To the public eye, prosecuting doesn’t always go hand in hand with the notion of public interest advocacy, but one Miami Law student is trying to change that. Ian McKenzie, one of the HOPE Public Interest Resource Center’s Summer Public Interest Fellows (SPIF), spent his summer working at the State Attorney’s Office. His goal was to develop his skills in litigation while maintaining his strong ethical beliefs.
HOPE’s Summer Public Interest Fellowship Program is an opportunity for rising second year law students interested in advocacy to work full-time at a public interest agency for two months in the summer. In addition, students engage in a social justice course, which meets twice a week throughout the summer. In most cases, Assistant Dean Marni Lennon, director of the HOPE Public Interest Resource Center, matches a student with an agency once the student is accepted into the program, but for McKenzie that wasn’t the case.
McKenzie knew he wanted to pursue litigation, and had already shadowed employees at the State Attorney’s Office over winter break. He was determined to work in that office.
“I immediately loved the environment,” McKenzie said. “I knew I wanted to come back.”
“I was told that there was a fellowship out there, through HOPE, but at first I didn’t think it applied to me because I already knew I was determined to work at the State Attorney’s Office,” McKenzie said. “I told Dean Lennon that the State Attorney’s Office should be one of the placements because you can do a lot of good as a prosecutor. When you make good decisions and behave ethically it makes the world a better place.” Dean Lennon agreed.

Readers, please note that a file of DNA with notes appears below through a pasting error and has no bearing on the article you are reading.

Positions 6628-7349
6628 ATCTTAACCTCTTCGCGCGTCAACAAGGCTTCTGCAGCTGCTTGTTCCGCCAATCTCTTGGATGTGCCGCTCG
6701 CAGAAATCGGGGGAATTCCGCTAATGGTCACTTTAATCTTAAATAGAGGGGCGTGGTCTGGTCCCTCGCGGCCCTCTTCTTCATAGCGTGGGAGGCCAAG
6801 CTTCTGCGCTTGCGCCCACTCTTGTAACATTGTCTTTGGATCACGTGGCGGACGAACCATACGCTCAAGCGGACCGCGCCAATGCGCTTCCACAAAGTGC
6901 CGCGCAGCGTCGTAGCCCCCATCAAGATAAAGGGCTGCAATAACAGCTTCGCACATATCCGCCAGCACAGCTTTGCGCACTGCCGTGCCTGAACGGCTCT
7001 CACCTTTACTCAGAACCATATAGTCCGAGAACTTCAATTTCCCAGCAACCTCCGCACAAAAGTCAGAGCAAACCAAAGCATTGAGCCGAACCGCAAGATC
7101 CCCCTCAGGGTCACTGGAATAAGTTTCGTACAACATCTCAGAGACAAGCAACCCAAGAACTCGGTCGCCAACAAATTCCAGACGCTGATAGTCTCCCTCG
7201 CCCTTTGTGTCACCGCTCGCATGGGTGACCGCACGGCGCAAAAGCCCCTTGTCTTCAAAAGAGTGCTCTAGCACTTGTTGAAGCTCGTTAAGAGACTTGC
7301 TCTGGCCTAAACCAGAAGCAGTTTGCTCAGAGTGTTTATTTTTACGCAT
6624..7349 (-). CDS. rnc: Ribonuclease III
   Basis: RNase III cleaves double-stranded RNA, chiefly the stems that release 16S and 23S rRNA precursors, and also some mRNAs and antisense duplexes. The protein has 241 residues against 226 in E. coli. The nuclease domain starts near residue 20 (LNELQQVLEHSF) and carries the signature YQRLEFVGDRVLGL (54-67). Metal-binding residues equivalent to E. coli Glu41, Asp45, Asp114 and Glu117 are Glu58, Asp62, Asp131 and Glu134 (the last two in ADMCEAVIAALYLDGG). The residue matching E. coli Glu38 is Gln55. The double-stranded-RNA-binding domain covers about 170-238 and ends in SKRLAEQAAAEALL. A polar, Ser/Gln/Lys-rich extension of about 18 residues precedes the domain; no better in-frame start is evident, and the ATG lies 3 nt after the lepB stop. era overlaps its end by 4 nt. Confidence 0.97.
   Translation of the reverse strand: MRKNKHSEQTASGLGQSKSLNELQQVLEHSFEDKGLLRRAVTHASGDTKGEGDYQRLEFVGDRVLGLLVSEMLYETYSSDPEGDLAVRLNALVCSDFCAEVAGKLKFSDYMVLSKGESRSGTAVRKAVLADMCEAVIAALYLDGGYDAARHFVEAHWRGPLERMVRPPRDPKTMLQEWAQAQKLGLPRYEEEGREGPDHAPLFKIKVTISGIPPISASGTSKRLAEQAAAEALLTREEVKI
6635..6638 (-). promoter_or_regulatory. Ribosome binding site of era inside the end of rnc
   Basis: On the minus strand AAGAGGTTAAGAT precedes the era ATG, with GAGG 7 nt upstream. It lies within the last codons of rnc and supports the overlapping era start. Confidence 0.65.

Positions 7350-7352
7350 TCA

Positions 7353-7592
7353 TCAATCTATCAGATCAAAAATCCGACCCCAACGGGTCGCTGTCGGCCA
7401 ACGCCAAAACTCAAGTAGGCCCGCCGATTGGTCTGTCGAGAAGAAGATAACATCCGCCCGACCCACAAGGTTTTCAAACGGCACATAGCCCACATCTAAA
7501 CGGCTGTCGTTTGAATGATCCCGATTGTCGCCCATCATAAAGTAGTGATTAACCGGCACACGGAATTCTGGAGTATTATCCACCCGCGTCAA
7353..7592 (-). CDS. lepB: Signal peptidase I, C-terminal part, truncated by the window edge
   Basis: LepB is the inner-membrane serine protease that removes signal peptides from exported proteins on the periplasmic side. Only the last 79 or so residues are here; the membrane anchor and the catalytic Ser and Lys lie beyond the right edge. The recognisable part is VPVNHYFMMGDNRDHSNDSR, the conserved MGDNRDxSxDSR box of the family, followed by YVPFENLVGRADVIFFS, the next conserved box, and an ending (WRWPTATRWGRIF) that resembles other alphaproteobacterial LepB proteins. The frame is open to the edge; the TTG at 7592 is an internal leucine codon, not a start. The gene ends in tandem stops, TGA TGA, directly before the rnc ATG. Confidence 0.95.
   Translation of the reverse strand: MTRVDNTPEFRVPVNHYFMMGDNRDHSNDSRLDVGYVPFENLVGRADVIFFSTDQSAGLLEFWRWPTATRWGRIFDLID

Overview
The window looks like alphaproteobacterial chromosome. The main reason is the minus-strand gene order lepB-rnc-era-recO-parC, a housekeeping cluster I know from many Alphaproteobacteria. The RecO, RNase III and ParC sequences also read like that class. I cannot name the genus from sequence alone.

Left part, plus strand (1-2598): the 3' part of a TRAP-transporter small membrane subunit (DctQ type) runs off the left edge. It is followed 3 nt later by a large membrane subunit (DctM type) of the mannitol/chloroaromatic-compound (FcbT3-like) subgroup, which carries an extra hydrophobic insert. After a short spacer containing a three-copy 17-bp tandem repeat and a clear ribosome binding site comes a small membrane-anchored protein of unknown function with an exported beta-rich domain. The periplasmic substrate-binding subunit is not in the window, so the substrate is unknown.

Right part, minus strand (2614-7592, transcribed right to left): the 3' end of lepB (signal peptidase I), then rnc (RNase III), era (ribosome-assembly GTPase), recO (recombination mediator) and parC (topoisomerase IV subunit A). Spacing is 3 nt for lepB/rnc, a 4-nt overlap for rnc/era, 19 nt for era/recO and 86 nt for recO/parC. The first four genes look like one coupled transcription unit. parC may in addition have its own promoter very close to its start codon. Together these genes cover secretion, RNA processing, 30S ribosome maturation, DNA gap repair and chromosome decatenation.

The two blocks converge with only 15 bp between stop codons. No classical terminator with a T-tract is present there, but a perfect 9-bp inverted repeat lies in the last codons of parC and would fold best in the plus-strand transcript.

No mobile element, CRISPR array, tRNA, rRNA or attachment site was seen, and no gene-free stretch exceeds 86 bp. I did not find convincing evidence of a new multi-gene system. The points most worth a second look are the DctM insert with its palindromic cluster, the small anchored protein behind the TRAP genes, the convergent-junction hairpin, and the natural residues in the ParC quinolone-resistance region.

After graduating from the College of Charleston in South Carolina with a Bachelor’s degree in Political Science and coming to the University of Miami, McKenzie knew he wanted to pursue litigation.
“I’ve learned so much in the almost two months that I’ve been there about the way the legal industry works,” McKenzie said. “The biggest thing I’ve seen is what huge effect small decisions made by a number of people years ago have today.”
Writing motions, attending depositions, and shadowing his supervising attorney have allowed McKenzie to see these effects firsthand. When the State Attorney’s Office decides what to charge someone with, it’s rarely a quick and simple decision, McKenzie explained. A lot of discussion goes into those decisions because they aren’t only affecting the lives of those directly involved, but they can have lasting impacts on the direction the law takes.
“Any attorney, not just a pro bono attorney, has an ethical commitment to behave in a certain way every day,” McKenzie said. “All attorneys are public interest attorneys. They participate in a system that has the goal of improving society one decision at a time.”
McKenzie is taking these lessons to heart as he plans for his future. He wants to use his position as an attorney not only to help individuals, but to better the legal system at large one small step at a time.
“If every attorney does the best they can do on any given day, and if we call behave in an ethical manner,” McKenzie said, “then we can fix a whole lot of problems instead of expecting a handful of designated public interest attorneys to fix all of the problems by themselves.”